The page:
The Reddit Effect

Today I'm going to discuss my thoughts on a silly topic that has gone by many names over the years. These days I see it dubbed the "Reddit Effect", usually meaning the impact on your website from being posted on Reddit. This has also been called the "digg effect", the "twitter effect", the "stumbleupon effect", the "slashdot effect"...  Basically an explosive increase in web traffic to your blog/site that can cripple servers, and has the same (though accidental) result as a DDoS attack.

Of course, bloggers/writers crave this kind of attention. Your home-grown webpage can suddenly get exposed to 100K viewers overnight, if you can navigate the social media/news network waters. Nobody can sign up for your email list, however, if your discount webserver gets fried under peak traffic load. Thus, it's a sensible and practical phenomenon to study.

Some Background

My thinking about this started when I decided to submit my blog posts to r/dataisbeautiful (a wonderful subreddit I'd strongly recommend!) When ever I'd submit a link that fared well, I saw a characteristic "spike" in my blog traffic - as you'd expect!

In my astronomy research, I've been interested in stellar flares for many years. Particularly neat are flares from M dwarf stars, faint stars with about 1/2 the Sun's mass, but make up ~70% of the stars in our Galaxy by number. These common little stars are also notoriously "magnetically active", and have been known to produce flares with 100's or 1000's of times more energy than those on our own Sun, and with many times greater frequency!

Neat, but what's the point here?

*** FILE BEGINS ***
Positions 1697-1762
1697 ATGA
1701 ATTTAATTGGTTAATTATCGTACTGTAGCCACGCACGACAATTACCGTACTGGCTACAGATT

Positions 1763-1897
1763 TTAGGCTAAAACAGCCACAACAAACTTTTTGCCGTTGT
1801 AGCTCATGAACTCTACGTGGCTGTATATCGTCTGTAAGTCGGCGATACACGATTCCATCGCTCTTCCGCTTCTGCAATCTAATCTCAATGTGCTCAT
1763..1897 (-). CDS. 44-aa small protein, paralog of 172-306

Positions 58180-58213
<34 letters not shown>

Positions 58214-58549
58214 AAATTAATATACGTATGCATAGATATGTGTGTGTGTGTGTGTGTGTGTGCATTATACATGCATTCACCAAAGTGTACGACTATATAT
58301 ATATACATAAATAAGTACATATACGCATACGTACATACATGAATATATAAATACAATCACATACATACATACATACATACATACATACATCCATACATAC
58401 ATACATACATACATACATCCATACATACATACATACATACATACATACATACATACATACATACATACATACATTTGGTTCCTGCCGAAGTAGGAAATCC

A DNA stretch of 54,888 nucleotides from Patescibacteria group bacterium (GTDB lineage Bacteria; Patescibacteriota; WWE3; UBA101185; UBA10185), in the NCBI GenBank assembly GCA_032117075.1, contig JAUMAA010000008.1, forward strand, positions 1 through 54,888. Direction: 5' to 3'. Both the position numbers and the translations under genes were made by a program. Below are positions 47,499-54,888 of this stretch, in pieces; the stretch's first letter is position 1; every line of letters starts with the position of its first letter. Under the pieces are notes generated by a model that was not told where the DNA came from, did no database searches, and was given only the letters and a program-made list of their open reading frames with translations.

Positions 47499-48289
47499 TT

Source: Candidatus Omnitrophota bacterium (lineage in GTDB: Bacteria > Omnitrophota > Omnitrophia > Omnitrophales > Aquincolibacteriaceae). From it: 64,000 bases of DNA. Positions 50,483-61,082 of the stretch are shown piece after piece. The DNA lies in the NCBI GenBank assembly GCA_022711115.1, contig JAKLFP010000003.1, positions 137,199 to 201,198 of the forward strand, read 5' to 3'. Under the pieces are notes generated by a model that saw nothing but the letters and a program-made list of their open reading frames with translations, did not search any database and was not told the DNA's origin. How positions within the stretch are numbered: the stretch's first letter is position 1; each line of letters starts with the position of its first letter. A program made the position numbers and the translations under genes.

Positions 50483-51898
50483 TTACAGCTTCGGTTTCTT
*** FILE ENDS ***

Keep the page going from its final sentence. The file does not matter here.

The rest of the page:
When you stare at an M dwarf star, waiting for it to flare (say, with the amazing Kepler space telescope!) the resulting "light curve" (flux versus time) that you measure looks an awful lot like web traffic.  I'm going to use this as a cute analogy, please don't read too much in to it.

Kepler "light curve" for  the M dwarf GJ 1243, showing low-amplitude spot modulation, and flares.
(Figure generated by MAST @ STSci, using public data here)

The Effect

There was a cool discussion about the "reddit effect" recently after UReddit was featured on the front page. (see discussion here for more details) The impact was not only a painful load on their servers, but also a huge increase in "followers" or subscribers. This really is the dream, right?! You website generates content that is so exciting people stampede to see it, and then you handle it with grace!

People like to talk about this experience, especially when it's the first time you're getting serious attention! Here are some other good examples of the "Effect" that I found while reading various sites. First an example from Wikipedia, considering the server side of a website that worries about how much data is being uploaded to the internet per second:
The "slashdot effect"

A great "flare-like" example of the digg effect in action. I think the shoulder during the explosive rise is very interesting. The detailed structure invites us to consider 1) what kind of conversation or sharing is going on within digg and the entire online community about the article? and 2) to what extent is the decay of the web traffic due to the digg algorithm for pushing new content to the top? In other words, has the article "saturated" its market of interested viewers on its own, or has it been automatically pushed down by the ranking algorithm? (Interesting discussion of the reddit ranking algorithm here)
The "Digg effect"

I personally love this example, posted by the reddit team themselves: the impact on reddit by the AMA thread posted by President Obama. Naturally this crashed reddit, and I think its just awesome and a bit ironic: most people would be happy to simply hit the front page (myself included). The POTUS spent ~30min on reddit and killed their servers (and they even had warning!)
The POTUS effect on reddit

Some more analysis of the digg effect, and some of the Twitter effect, if you're interested.

My Experience

I've kept a close eye on many metrics for my blog, trying to track views/tweets/shares/upvotes, to understand better what makes good content. Here is simple chart of mentions (tweets) for the past couple months using Topsy: